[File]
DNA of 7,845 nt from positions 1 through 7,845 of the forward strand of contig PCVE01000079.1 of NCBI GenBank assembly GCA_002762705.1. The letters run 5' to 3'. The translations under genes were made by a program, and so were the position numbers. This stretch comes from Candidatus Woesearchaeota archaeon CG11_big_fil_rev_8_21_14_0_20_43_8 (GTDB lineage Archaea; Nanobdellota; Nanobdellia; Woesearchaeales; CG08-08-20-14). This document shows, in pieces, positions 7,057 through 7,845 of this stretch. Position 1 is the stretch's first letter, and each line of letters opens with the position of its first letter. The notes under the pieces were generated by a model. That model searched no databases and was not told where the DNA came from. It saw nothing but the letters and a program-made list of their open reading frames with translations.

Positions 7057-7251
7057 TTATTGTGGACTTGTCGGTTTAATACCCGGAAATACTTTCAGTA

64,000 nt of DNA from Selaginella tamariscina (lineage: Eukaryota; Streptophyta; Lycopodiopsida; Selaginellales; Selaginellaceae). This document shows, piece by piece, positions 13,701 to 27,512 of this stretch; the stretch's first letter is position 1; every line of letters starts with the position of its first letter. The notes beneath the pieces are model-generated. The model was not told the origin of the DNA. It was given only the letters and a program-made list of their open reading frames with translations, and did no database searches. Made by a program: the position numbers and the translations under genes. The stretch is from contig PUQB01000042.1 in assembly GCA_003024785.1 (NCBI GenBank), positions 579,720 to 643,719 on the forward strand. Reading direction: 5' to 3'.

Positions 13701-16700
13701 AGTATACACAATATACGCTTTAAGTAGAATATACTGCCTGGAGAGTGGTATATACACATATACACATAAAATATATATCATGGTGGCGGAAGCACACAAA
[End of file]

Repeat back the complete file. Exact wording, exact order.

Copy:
DNA of 7,845 nt from positions 1 through 7,845 of the forward strand of contig PCVE01000079.1 of NCBI GenBank assembly GCA_002762705.1. The letters run 5' to 3'. The translations under genes were made by a program, and so were the position numbers. This stretch comes from Candidatus Woesearchaeota archaeon CG11_big_fil_rev_8_21_14_0_20_43_8 (GTDB lineage Archaea; Nanobdellota; Nanobdellia; Woesearchaeales; CG08-08-20-14). This document shows, in pieces, positions 7,057 through 7,845 of this stretch. Position 1 is the stretch's first letter, and each line of letters opens with the position of its first letter. The notes under the pieces were generated by a model. That model searched no databases and was not told where the DNA came from. It saw nothing but the letters and a program-made list of their open reading frames with translations.

Positions 7057-7251
7057 TTATTGTGGACTTGTCGGTTTAATACCCGGAAATACTTTCAGTA

64,000 nt of DNA from Selaginella tamariscina (lineage: Eukaryota; Streptophyta; Lycopodiopsida; Selaginellales; Selaginellaceae). This document shows, piece by piece, positions 13,701 to 27,512 of this stretch; the stretch's first letter is position 1; every line of letters starts with the position of its first letter. The notes beneath the pieces are model-generated. The model was not told the origin of the DNA. It was given only the letters and a program-made list of their open reading frames with translations, and did no database searches. Made by a program: the position numbers and the translations under genes. The stretch is from contig PUQB01000042.1 in assembly GCA_003024785.1 (NCBI GenBank), positions 579,720 to 643,719 on the forward strand. Reading direction: 5' to 3'.

Positions 13701-16700
13701 AGTATACACAATATACGCTTTAAGTAGAATATACTGCCTGGAGAGTGGTATATACACATATACACATAAAATATATATCATGGTGGCGGAAGCACACAAA